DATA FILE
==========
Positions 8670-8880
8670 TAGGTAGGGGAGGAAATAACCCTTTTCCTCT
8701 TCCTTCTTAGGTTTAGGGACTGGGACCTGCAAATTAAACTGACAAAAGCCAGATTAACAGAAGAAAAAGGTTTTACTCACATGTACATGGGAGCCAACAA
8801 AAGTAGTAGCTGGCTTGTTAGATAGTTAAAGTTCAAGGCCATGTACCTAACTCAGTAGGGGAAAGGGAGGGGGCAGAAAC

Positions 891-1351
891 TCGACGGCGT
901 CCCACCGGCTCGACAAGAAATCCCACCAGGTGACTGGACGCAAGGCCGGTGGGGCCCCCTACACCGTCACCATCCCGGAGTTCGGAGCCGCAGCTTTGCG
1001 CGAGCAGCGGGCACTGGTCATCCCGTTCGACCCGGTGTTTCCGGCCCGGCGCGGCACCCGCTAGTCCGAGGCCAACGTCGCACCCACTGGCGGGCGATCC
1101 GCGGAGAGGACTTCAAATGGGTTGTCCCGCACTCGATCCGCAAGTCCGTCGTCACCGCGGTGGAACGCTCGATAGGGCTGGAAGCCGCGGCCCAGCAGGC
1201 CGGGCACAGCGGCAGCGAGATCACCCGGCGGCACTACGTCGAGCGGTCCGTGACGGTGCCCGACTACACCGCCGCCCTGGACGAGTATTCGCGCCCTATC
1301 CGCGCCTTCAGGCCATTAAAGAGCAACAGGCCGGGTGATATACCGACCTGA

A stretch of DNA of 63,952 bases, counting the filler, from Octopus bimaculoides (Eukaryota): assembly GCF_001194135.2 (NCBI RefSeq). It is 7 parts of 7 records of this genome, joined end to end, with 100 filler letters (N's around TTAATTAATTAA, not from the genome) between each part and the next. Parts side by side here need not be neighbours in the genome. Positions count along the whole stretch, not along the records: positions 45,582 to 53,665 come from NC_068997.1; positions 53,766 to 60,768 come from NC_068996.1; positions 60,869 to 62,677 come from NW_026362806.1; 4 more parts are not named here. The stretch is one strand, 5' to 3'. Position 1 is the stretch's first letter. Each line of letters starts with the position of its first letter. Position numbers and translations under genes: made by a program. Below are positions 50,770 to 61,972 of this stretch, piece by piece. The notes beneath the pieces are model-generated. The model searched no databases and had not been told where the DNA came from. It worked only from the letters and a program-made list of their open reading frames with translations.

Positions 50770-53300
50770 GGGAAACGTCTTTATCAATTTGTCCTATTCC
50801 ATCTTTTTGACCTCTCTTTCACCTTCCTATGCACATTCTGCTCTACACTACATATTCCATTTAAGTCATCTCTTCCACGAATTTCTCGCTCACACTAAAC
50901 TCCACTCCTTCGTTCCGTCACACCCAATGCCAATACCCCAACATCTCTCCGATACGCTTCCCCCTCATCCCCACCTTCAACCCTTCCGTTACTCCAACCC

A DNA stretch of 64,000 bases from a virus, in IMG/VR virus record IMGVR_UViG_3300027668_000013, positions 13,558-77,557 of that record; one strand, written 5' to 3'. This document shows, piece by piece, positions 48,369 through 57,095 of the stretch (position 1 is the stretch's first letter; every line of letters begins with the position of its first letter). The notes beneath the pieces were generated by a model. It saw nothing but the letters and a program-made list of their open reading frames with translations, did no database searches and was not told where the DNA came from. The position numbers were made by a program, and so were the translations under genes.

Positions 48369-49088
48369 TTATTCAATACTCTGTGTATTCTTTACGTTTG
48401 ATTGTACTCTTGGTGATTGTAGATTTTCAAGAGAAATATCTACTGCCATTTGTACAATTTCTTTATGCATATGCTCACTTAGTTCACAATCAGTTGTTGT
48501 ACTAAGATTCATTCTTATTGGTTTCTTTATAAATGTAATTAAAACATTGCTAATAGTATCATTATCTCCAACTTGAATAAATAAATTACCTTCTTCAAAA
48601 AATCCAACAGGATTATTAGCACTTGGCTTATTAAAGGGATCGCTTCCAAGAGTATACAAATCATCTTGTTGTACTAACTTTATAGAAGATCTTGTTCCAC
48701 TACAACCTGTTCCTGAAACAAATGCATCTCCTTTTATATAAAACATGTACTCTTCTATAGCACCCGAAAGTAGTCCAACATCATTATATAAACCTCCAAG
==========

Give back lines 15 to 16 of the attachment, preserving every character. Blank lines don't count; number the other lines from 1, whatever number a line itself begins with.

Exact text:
50801 ATCTTTTTGACCTCTCTTTCACCTTCCTATGCACATTCTGCTCTACACTACATATTCCATTTAAGTCATCTCTTCCACGAATTTCTCGCTCACACTAAAC
50901 TCCACTCCTTCGTTCCGTCACACCCAATGCCAATACCCCAACATCTCTCCGATACGCTTCCCCCTCATCCCCACCTTCAACCCTTCCGTTACTCCAACCC